Unfortunately, too seldom do our great achievements shout “Made in Europe”, and too little do we learn from each other about achieving success, preferring instead to look at Silicon Valley for validation.
There are clear, winning strategies that our digital champions can showcase as best practices European countries should adopt. From the way the UK government has implemented Tech City, sporting a tech campus, university integration and tax incentives to entrepreneurs in the very heart of London, to the astonishing engagement of the Croatian startup scene with their President, which resulted in the Presidential invitation for Geeks On A Plane to come down to Zagreb.
Estonia is doing great things too: a recent event saw its President elevator pitching one of Estonia’s awesome start-ups.
As a member of the founding team of one of Europe’s newest early-stage VC acceleration firms, Eleven, I am seeing that what we lack is not tools, but values. We used to indulge ourselves in saying that we don’t have appropriate funding, that we don’t have the office space, or talent, or technological adoption.
The last two years have proven that this is not true: accelerators and incubators are sprouting up at an incredible rate, smartphone penetration is practically the same as in the US, and our internet speeds can be even higher. Most importantly, money is finally accessible. Just come to Sofia to see two amazing acceleration and seed funds worth a total of €21 million, investing in dozens of start-up companies.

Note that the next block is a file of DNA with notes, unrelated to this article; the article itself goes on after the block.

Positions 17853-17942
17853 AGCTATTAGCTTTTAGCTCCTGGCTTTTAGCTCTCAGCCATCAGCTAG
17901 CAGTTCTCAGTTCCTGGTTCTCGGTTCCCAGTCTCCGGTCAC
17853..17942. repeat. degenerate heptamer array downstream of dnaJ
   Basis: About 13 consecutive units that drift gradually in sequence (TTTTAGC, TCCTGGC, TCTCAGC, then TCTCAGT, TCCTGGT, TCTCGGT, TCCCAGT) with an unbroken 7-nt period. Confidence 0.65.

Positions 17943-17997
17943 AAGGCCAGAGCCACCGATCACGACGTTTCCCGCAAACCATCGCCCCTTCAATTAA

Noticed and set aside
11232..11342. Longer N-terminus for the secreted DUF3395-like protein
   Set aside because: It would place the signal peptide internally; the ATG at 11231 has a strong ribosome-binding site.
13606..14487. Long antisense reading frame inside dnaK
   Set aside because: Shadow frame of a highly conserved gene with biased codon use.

What we still need, however, are role models. We need our politicians and business leaders to stand up and talk about start-ups, like they’re already doing in Croatia and Estonia. We need entrepreneurs to visit schools and tell kids that they can grow up to be Mark Zuckerberg. We need our opinion makers to showcase our results as “Made in Europe” achievements.
As Slovenia’s digital champion Ales Sepic told me: “When a factory with 800 workers opens after five years of planning, the Prime Minister visits it, and it’s on the evening news. When a tiny country’s start-up community creates 800 jobs over five years, no one even notices”.
What Europe should do
To be sure, it’s never easy to build an ecosystem. It wasn’t for Frederick Terman and William Shockley, who set up labs at Stanford and brought together the “traitorous eight” that would go on to found IBM, Cisco, HP, and Intel.
It isn’t easy for tiny Israel, where in sixty-odd years a meritocratic, defence-powered industry has been refined, yielding the world’s highest per capita concentration of technological breakthroughs.
And it may never be done in the unthinkable way the Soviet Union did it, by setting up a network of research prisons that famously took Russia from a wooden plough to a nuclear weapon in Stalin’s own time.
But, easy or not, we need to make it happen in Europe, if we’re not to become a moribund backwater. The truth is that all the key components for excellence are in place, but we still lack vision and leadership.
As we’re searching for a way to inspire our leaders to decisively push in this direction, let’s push our digital champions hard to advocate our interests. I’ll be sure to keep close contact with Bulgaria’s, the wonderful Gergana Passy, who hosted the latest gathering of digital champions in Sofia, and I encourage you to do the same with the champion in your country.
Let’s leverage that common stage, because as a united Europe it’s high time we told the story of our contribution to changing the world through technology.